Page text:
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Off to the races: The "Virginia Way"

The party of off-shore tax havens? “The Republican Party is expected to approve a resolution this week, calling for repeal of an Obama administration law that is designed to crack down on offshore tax dodging,” Reuters writes. “In what would be the party's first appeal to scrap the law - the Foreign Account Tax Compliance Act (FATCA) - a panel was slated to vote at the Republican National Committee's (RNC) winter meetings in Washington, likely approving the resolution on Friday, according to party members driving the repeal effort. If adopted, the anti-FATCA resolution would reflect the party's political priorities for the time being but would not change its presidential campaign platform, according to the RNC. Approved in 2010 after a tax-avoidance scandal involving a Swiss bank, FATCA requires most foreign banks and investment funds to report to the U.S. Internal Revenue Service information about U.S. customers' accounts worth $50,000 or more.”

USA Today explains a bit more: “The secret Swiss bank account is no longer what is used to be. For years the accounts were the basis of plots both real and imagined in which people hid cash to avoid the taxman or the police if the gains were from crime. But prior to a midnight New Year's Eve deadline, many of the Swiss banks agreed to divulge to the U.S. government which Americans have accounts here to avoid prosecution on charges of helping them evade taxes.”

CALIFORNIA: “California Governor Jerry Brown, in his state of the state speech on Wednesday, is expected to address problems of drought and economic recovery while continuing to call on fellow Democrats to embrace fiscal restraint,” Reuters writes, adding, “He is likely to address such issues as the drought plaguing the notoriously thirsty state, as well as California's recovering economy and budget, said Mark Baldassare, chief executive officer of the Public Policy Institute of California.”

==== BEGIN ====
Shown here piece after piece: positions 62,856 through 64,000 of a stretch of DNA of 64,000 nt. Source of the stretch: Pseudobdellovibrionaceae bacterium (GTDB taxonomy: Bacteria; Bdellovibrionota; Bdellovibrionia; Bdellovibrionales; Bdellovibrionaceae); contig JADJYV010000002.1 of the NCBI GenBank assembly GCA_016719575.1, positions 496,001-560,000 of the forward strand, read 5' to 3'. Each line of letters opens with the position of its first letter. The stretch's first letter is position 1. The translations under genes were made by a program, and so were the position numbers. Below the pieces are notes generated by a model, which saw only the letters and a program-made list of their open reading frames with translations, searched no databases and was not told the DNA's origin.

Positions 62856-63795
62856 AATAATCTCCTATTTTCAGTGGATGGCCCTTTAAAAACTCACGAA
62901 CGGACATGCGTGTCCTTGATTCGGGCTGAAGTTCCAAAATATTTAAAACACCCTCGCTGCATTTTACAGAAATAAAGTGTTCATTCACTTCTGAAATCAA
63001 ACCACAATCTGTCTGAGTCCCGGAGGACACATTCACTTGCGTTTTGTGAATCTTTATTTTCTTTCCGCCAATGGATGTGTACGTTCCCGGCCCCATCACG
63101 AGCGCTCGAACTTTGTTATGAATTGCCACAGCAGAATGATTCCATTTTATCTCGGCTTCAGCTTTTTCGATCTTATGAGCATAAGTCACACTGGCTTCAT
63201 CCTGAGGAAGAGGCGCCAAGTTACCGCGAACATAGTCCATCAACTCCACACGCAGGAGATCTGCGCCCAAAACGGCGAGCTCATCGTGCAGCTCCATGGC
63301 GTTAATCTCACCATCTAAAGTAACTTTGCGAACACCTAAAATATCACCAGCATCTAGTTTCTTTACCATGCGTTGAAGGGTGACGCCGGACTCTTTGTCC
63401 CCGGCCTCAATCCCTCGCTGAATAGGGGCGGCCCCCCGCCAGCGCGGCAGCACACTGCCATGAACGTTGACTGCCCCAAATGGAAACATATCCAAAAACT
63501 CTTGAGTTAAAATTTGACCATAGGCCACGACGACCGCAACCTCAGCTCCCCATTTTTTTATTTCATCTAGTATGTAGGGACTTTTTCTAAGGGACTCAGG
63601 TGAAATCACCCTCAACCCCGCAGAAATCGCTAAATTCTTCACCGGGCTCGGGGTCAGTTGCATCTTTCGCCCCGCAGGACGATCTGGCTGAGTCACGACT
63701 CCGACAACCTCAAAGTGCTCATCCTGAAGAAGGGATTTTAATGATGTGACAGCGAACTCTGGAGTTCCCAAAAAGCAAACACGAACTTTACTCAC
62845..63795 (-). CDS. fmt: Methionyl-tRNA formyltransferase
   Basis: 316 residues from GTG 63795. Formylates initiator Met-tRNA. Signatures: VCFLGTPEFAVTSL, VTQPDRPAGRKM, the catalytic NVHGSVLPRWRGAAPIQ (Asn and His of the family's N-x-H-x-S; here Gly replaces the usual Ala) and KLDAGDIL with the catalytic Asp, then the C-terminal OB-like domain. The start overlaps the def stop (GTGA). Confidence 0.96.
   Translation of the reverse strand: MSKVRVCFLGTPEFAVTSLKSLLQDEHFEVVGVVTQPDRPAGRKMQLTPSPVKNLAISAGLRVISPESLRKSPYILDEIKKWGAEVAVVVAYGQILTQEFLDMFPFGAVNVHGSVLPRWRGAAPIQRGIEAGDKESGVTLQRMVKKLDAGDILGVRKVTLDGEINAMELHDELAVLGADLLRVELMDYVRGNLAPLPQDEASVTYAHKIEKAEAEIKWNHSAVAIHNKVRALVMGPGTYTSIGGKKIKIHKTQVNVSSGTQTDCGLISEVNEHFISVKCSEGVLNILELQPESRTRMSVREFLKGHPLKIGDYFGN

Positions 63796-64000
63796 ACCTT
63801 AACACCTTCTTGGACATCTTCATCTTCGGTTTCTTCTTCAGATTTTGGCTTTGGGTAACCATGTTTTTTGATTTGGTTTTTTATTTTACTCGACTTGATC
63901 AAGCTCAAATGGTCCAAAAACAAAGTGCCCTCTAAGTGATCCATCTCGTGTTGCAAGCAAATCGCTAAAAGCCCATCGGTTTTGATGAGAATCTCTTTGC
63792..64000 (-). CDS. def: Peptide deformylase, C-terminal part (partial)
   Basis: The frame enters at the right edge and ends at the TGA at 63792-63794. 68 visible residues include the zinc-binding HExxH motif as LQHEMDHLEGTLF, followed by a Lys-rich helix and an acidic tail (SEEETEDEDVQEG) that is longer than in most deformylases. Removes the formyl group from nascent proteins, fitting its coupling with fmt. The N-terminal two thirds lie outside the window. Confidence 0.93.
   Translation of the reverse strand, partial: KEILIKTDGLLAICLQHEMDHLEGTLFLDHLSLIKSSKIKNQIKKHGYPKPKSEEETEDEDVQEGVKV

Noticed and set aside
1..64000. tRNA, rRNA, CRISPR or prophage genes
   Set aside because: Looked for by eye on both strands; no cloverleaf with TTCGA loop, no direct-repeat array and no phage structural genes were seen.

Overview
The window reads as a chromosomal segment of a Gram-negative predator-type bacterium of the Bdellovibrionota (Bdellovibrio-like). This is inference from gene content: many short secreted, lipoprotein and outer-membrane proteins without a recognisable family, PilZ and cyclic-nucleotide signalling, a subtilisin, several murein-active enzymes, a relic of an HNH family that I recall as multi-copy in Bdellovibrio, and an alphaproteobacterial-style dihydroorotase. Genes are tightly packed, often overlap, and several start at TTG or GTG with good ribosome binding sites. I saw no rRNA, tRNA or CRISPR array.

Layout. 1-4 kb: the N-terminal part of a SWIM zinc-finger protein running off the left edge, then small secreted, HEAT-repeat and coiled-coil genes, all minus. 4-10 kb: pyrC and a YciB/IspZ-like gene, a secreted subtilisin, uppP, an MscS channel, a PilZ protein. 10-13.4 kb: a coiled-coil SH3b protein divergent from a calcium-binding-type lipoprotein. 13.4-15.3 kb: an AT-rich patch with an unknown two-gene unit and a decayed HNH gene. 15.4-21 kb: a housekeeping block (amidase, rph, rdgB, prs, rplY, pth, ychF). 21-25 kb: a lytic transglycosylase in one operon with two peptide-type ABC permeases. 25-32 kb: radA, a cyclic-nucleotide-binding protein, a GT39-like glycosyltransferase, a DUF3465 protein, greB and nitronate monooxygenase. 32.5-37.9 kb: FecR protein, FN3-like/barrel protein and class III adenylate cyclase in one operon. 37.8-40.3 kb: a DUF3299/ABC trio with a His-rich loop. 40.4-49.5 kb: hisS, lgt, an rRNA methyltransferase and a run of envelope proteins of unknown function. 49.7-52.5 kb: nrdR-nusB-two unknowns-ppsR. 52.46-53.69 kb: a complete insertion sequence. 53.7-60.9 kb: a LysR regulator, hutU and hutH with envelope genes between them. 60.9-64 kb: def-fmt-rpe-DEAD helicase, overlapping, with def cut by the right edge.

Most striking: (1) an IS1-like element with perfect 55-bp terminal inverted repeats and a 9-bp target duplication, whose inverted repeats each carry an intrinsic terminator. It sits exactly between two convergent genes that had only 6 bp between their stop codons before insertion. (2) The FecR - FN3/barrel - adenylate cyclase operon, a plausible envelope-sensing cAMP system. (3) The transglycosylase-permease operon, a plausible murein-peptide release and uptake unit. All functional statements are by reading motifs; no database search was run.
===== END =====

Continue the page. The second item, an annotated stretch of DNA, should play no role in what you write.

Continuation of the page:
Political Wire: “Neel Kashkari (R), who led the bank bailout during the Bush administration, announced his bid to unseat California Gov. Jerry Brown (D), the Sacramento Bee reports.” 

FLORIDA: “President Barack Obama's 2012 campaign chief, Jim Messina, has joined the Florida gubernatorial campaign of Charlie Crist in a sign that the Democratic party is gearing up for a big political battle to win the state in 2014,” Reuters reports, adding, “Teddy Goff, digital director for the president's re-election campaign, who oversaw its social media and online advertising efforts, is also joining Crist's campaign. Crist leads Scott in the polls but lags well behind in fundraising.” The primary in this race is Aug. 26. 

NEW YORK: “New York Governor Andrew Cuomo laid out details on Tuesday of his plan for nearly $8 billion of property tax freezes and corporate tax cuts over the next five years,” Reuters writes. “In presenting his $137 billion proposed budget for fiscal 2015 to lawmakers, Cuomo, a Democrat up for re-election this year, kept most spending relatively flat. Limiting state spending would lead to a projected $2.2 billion surplus within three years to help pay for tax programs and universal day-long pre-kindergarten.” 

USA Today: “New York appears to be getting universal preschool but not the [Bill de Blasio-proposed] tax [on the wealthy]. On Tuesday, Democratic Gov. Andrew Cuomo did an end run around the mayor when he unveiled a state budget that would fund full-day universal pre-K statewide, spending $1.5 billion over five years out of general funds. "The state will pay for it, and the state will be proud to pay for it,'' Cuomo said. 

VIRGINIA: Democrat Jennifer Wexton won the state Senate seat vacated by Democrat Mark Herring, who became attorney general, 53%-38%. That’s significant because if Democrats hold onto a Norfolk area seat to replace Democrat Ralph Northam, the will control the state Senate. That race is undergoing a recount with the Democrat up by just nine votes out of more than 20,000.

The Washington Post editorial page says that the “Virginia Way” has to change, as Bob McDonnell has become the first governor in its storied history to face criminal charges.

The Richmond Times-Dispatch: “Although he proved a governor of consequence, history will remember the scandal more than it remembers his accomplishments regarding transportation, education and the restoration of the voting rights of non-violent offenders. This is a bleak moment for the McDonnells and for all Virginians.”